Implementing RSA in Python from Scratch (Part 2)

Implementing RSA in Python from Scratch (Part 2)
Photo by Chris Ried / Unsplash

In the last article RSA key generation and integer encryption were explained and implemented. This is good for demonstrating how the algorithm works, but it is not really usable if you want to exchange encrypted messages with someone. To be usable, it needs big random prime generation and text encryption, so those will be explained in this part.

Random prime number generation

To maka sure nobody can factorize your n and find the decryption key, it is recommended to use 2048-bit values for n. This means that the prime numbers should be around 1024 bits long. The method is to randomly generate numbers until a prime is found. Since the numbers generated are very big, heuristic tests such as Selfridge's conjure are preferable over classical methods which are a lot slower.

The PWS conjure states:
If a number p gives reminders 3 and 7 (mod 10) (equivalent of saying that p is odd and ±2 (mod 5)), then it is prime if the following conditions hold:

  • 2^(p - 1) ≡ 1 (mod p)
  • (p + 1)-th Fibonacci number ≡ 0 (mod p)

Fast exponentiation with modulo was already implemented in the last article, so only Fibonacci number calculator with modulo needs to be implemented.

Fibonacci number calculation

Let f be a function that calculates next Fibonacci number, given last 2.
f(a, b) = (b, a + b)
To calculate 4th Fibonacci number you'd do f(f(1, 1)).
To calculate 10th you'd do f(f(f(f(f(f(f(f(1, 1)))))))), or simplified, (f^8)(1, 1).
To calculate n-th Fibonacci number you'd do (f^(n - 2))(1, 1).
Since f is a linear function, it can be represent by a matrix.

[ 0 1 ]
[ 1 1 ]

(Matrix multiplication won't be explained in this article so in case you don't know it, it is recommended that you look it up before continuing)

Using matrices, you can calculate the n-th Fibonacci number like this:

[ 1 ] [ 0 1 ]^n  = [ (n - 1)-th Fibonacci number ]
[ 1 ] [ 1 1 ]    = [       n-th Fibonacci number ]

Matrix multiplication is associative ((M1 * M2) * M3 = M1 * (M2 * M3)) so you can apply the same optimization as in modpow from last article.

# matrix multiplication
def sqmatrixmul(m1, m2, w, mod):
	mr = [[0 for j in range(w)] for i in range(w)]
	for i in range(w):
		for j in range(w):
			for k in range(w):
				mr[i][j] =(mr[i][j]+m1[i][k]*m2[k][j])%mod
	return mr

# fibonacci calculator
def fib(x, mod):
	if x < 3: return 1
	x -= 2
	# find length of e in bits
	tst = 1
	siz = 0
	while x >= tst:
		tst <<= 1
		siz += 1
	siz -= 1
	# calculate the matrix
	fm = [
		# function matrix
		[0, 1],
		[1, 1]
	]
	rm = [
		# result matrix
		# (identity)
		[1, 0],
		[0, 1]
	]
	for i in range(siz, -1, -1):
		rm = sqmatrixmul(rm, rm, 2, mod)
		if (x >> i) & 1:
			rm = sqmatrixmul(rm, fm, 2, mod)

	# second row of resulting vector is result
	return (rm[1][0] + rm[1][1]) % mod

The prime number generation can then be implemented like this:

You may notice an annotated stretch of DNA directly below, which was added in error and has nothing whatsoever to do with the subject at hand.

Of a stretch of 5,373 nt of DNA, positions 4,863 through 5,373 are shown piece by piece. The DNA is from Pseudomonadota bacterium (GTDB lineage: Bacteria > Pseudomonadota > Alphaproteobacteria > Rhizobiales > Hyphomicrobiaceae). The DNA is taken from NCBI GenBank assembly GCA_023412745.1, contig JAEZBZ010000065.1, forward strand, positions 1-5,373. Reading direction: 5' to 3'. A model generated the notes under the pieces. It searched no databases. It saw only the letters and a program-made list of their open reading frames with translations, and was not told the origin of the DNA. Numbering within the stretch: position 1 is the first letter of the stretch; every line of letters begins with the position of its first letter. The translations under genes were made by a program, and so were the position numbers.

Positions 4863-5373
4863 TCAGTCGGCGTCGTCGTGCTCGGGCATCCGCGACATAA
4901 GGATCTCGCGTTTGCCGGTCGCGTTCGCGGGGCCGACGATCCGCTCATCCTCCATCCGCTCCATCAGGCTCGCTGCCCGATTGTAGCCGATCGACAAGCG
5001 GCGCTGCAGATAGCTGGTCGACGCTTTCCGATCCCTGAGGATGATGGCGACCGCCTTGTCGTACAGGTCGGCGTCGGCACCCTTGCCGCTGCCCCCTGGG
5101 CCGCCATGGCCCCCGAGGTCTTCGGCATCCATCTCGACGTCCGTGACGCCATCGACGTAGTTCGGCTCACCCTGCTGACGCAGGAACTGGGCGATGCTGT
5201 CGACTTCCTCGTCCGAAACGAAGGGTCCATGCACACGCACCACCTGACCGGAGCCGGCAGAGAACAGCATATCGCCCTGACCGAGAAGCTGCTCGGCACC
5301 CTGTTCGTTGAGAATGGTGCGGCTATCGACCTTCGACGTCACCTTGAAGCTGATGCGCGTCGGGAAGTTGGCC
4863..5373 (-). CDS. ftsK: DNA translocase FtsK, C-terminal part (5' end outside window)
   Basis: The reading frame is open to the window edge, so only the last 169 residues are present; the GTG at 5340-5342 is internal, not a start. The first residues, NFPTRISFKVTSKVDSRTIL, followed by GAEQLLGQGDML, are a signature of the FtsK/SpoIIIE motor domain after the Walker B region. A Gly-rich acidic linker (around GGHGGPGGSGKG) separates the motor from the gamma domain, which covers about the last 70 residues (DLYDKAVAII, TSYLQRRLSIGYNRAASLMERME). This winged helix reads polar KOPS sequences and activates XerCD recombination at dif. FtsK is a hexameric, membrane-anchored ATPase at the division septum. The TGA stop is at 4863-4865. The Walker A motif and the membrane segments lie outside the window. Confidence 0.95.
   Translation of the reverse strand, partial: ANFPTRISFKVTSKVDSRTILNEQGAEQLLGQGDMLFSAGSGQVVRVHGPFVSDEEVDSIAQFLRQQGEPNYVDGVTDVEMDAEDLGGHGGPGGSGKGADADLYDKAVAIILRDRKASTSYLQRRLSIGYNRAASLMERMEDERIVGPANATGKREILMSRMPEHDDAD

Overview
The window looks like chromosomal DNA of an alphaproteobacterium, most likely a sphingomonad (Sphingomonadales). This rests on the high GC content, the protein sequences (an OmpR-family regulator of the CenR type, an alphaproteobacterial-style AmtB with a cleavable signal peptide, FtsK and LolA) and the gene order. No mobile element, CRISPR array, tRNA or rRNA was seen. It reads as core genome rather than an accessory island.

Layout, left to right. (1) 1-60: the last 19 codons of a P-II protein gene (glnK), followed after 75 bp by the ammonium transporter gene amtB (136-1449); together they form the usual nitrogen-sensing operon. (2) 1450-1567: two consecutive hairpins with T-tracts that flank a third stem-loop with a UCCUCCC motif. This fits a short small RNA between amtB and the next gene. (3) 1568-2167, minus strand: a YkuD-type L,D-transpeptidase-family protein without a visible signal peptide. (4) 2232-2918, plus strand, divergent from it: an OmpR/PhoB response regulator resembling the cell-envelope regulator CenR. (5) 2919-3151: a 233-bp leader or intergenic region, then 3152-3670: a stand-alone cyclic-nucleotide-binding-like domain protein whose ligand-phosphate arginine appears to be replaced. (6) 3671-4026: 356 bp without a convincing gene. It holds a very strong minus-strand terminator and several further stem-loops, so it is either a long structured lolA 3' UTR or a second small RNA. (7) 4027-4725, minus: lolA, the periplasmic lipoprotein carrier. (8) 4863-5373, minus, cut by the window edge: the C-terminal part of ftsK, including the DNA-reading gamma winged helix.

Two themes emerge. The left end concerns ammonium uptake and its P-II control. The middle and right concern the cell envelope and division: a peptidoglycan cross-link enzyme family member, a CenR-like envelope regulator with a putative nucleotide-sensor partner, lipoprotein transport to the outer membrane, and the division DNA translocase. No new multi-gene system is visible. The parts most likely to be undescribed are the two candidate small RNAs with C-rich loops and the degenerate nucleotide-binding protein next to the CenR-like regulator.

def genprime(siz):
	while True:
		num = (1 << (siz - 1)) + secrets.randbits(siz - 1) - 10;
		# num must be 3 or 7 (mod 10)
		num -= num % 10
		num += 3 # 3 (mod 10)
		# heuristic test
		if modpow(2, num - 1, num) ==1 and fib(num + 1, num) ==0:
			return num
		num += 5 # 7 (mod 10)
		# heuristic test
		if modpow(2, num - 1, num) ==1 and fib(num + 1, num) ==0:
			return num

NOTE: Instead of using random module, here is used secrets. random is good for generating statistically random numbers, but it can be predicted and is therefore less preferable in cryptography.

Plaintext encryption and decryption

Since everything is calculated modulo n, representing the whole byte array as a single number and encrypting it would result in data loss, so you should instead split the data up into subsequences and encrypting those separately. The longer the subsequences are, the smaller are chances of the message being guessed by randomly generating sequences until their ciphertexts match. Since n is 2048-bit, the biggest the sequence can be is 256 bytes (256 * 8 = 2048).

The message length will not necessarily be divisible by 256, so the last block will have to be padded by trailing 0x00s. Because of this, it is also good to store plaintext length together with ciphertext or inside the plaintext itself in case binary files are exchanged.

def encrypt_bytes(data, key):
	data = bytearray(data)
	cdata = bytearray()
	for i in range(0, len(data), 256):
		# read 256 bytes and store as long
		# to m
		m = 0
		for j in range(256):
			if i + j < len(data):
				m = (m << 8) + data[i + j]
			else:
				m <<= 8
		# encrypt m
		c = modpow(m, key[0], key[1])
		# store c into cdata
		for j in range(255, -1, -1):
			cdata.append((c >> (j * 8)) & 255)
	return bytes(cdata)

# both functions are essencially the same,
# the only difference is in which key you use
decrypt_bytes = encrypt_bytes

Conclusion

With the code presented here and in the last article, you can make a working RSA encryption & decryption application. However, it still lacks protection from side-channel attacks.

All code has been published to this repository, together with a small script that let's you encrypt and decrypt text files (it is not suitable for binary files because of the aforementioned issue with padding with zeros).

I hope this article helped you better understand the technology that allows us to securely exchange sensitive information over internet.